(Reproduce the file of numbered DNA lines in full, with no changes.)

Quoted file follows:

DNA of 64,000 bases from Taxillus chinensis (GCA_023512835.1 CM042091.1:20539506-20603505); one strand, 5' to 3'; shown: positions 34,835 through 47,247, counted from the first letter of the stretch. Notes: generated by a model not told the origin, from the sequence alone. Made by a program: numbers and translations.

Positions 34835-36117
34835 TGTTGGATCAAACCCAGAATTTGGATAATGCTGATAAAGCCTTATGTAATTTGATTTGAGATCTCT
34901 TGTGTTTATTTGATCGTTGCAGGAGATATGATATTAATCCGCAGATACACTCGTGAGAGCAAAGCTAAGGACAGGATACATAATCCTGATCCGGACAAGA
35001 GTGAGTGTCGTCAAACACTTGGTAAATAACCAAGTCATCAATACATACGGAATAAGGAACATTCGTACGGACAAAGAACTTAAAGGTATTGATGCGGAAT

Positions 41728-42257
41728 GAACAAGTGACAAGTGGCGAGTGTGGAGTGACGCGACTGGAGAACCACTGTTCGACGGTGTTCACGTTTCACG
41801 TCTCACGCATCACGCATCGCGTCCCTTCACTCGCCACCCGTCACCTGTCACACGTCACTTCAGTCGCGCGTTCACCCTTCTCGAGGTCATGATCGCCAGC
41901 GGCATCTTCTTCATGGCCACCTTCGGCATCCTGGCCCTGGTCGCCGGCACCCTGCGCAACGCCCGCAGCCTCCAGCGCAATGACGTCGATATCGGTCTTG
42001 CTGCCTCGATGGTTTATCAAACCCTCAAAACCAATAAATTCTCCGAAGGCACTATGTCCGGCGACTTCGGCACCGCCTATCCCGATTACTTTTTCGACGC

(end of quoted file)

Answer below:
DNA of 64,000 bases from Taxillus chinensis (GCA_023512835.1 CM042091.1:20539506-20603505); one strand, 5' to 3'; shown: positions 34,835 through 47,247, counted from the first letter of the stretch. Notes: generated by a model not told the origin, from the sequence alone. Made by a program: numbers and translations.

Positions 34835-36117
34835 TGTTGGATCAAACCCAGAATTTGGATAATGCTGATAAAGCCTTATGTAATTTGATTTGAGATCTCT
34901 TGTGTTTATTTGATCGTTGCAGGAGATATGATATTAATCCGCAGATACACTCGTGAGAGCAAAGCTAAGGACAGGATACATAATCCTGATCCGGACAAGA
35001 GTGAGTGTCGTCAAACACTTGGTAAATAACCAAGTCATCAATACATACGGAATAAGGAACATTCGTACGGACAAAGAACTTAAAGGTATTGATGCGGAAT

Positions 41728-42257
41728 GAACAAGTGACAAGTGGCGAGTGTGGAGTGACGCGACTGGAGAACCACTGTTCGACGGTGTTCACGTTTCACG
41801 TCTCACGCATCACGCATCGCGTCCCTTCACTCGCCACCCGTCACCTGTCACACGTCACTTCAGTCGCGCGTTCACCCTTCTCGAGGTCATGATCGCCAGC
41901 GGCATCTTCTTCATGGCCACCTTCGGCATCCTGGCCCTGGTCGCCGGCACCCTGCGCAACGCCCGCAGCCTCCAGCGCAATGACGTCGATATCGGTCTTG
42001 CTGCCTCGATGGTTTATCAAACCCTCAAAACCAATAAATTCTCCGAAGGCACTATGTCCGGCGACTTCGGCACCGCCTATCCCGATTACTTTTTCGACGC